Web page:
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Han, Shengcai (2017): Systemic responses of barley to the growth promoting, endophytic bacterium Acidovorax radicis N35 and role of 3-hydroxy-C10-homoserine lactone production in root colonization and plant perception. Dissertation, LMU München: Fakultät für Biologie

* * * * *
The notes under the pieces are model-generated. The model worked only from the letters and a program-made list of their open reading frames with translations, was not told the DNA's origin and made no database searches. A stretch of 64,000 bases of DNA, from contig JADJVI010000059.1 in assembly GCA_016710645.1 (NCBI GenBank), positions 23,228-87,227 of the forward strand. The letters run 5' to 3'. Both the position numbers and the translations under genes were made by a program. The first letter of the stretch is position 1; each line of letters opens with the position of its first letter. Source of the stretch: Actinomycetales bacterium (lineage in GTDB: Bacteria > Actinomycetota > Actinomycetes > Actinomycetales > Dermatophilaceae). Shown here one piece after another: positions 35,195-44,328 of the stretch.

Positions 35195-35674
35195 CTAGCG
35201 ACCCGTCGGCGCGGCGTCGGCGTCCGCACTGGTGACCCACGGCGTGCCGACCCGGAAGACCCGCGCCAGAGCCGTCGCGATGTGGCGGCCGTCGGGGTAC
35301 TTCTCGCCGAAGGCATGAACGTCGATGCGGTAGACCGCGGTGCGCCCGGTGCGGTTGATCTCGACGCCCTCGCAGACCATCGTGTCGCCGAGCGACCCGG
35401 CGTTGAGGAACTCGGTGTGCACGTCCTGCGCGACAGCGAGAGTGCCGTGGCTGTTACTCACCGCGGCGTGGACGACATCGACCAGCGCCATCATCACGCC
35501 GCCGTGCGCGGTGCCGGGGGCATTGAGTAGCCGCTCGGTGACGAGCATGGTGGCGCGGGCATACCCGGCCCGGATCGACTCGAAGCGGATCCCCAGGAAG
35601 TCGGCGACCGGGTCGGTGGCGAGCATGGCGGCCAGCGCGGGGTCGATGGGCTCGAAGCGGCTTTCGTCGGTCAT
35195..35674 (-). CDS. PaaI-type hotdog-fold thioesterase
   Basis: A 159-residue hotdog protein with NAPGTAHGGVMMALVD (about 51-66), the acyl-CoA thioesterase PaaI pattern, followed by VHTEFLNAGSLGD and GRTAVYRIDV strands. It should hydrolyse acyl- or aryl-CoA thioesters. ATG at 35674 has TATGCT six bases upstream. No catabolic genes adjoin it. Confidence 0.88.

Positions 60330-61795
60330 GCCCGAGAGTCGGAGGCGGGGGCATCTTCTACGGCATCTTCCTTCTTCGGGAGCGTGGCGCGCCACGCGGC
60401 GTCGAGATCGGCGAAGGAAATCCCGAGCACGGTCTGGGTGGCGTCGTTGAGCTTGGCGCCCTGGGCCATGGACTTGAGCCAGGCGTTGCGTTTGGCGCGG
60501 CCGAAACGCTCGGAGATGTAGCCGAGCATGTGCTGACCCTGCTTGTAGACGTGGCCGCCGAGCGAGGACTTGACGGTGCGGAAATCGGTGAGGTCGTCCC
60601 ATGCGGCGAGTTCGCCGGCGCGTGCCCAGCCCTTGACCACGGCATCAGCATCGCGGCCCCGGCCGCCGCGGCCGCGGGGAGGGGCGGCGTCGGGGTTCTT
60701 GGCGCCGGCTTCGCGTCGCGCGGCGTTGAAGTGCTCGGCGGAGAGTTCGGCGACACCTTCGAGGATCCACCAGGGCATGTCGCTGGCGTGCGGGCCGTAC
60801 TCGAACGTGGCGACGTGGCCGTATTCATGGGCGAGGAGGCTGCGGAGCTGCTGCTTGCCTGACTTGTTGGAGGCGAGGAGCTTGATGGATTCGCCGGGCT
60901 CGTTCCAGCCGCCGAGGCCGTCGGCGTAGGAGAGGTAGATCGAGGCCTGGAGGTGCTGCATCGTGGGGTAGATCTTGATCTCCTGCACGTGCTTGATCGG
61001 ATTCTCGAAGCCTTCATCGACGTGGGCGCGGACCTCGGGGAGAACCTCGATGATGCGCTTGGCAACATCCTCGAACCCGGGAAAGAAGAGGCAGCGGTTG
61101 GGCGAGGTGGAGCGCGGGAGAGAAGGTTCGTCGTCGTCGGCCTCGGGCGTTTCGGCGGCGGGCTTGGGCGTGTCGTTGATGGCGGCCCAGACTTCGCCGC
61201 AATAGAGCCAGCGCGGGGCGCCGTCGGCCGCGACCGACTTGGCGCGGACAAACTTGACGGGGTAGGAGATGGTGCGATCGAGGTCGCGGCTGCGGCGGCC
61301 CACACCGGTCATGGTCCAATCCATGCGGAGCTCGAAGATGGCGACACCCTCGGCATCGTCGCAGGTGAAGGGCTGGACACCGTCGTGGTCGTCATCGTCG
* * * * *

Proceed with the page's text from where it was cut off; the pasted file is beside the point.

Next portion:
Acidovorax radicis N35 is a plant growth promoting endophytic bacterium in wheat and barley. The perception by plants can be characterized using RNAseq, q-PCR and selected metabolite analyses. It could be shown, that barley seedlings are quickly responding to bacterial colonization by a reprogramming of gene expression and priming of defense responses. Especially, the role of quorum sensing auto-inducers of the N-acyl homoserine lactone (AHL) type in the perception by plants should be analyzed. A. radicis N35 produces 3-hydroxy-C10-homoserine lactone (3-OH-C10-HSL) as major AHL-compound. In this communication the influence of A. radicis N35-produced 3-OH-C10-HSL on barley seedlings was investigated by comparing wild type and an araI insertion mutant, lacking AHL-production. The comparison of inoculation effects of the A. radicis N35 wild type and the araI mutant discovered remarkable differences. While the N35 wild type colonized plant roots effectively by forming biofilm-like structures on the root surface, the araI mutant occurred at the root surface as single cells. In addition, in a mixed inoculum of wild type and araI mutant, the wild type was predominant in colonization compared to the araI mutant. Nevertheless, a significant plant growth promotion effect could be shown after inoculation of barley with the wild type and the araI mutant in soil after 2 months. A. radicis N35 wild type showed less induction of early defense responses in plant RNA-expression analysis, whereas the araI mutant caused e.g. increased expression of flavonoid biosynthesis genes, which was corroborated by the accumulation of several flavonoid compounds like saponarin and lutonarin in leaves of root inoculated barley seedlings. Thus, it can be concluded, that the synthesis of 3-OH-C10-HSL by A. radicis has implications on the colonization efficiency of plant roots and the perception by the host plant barley.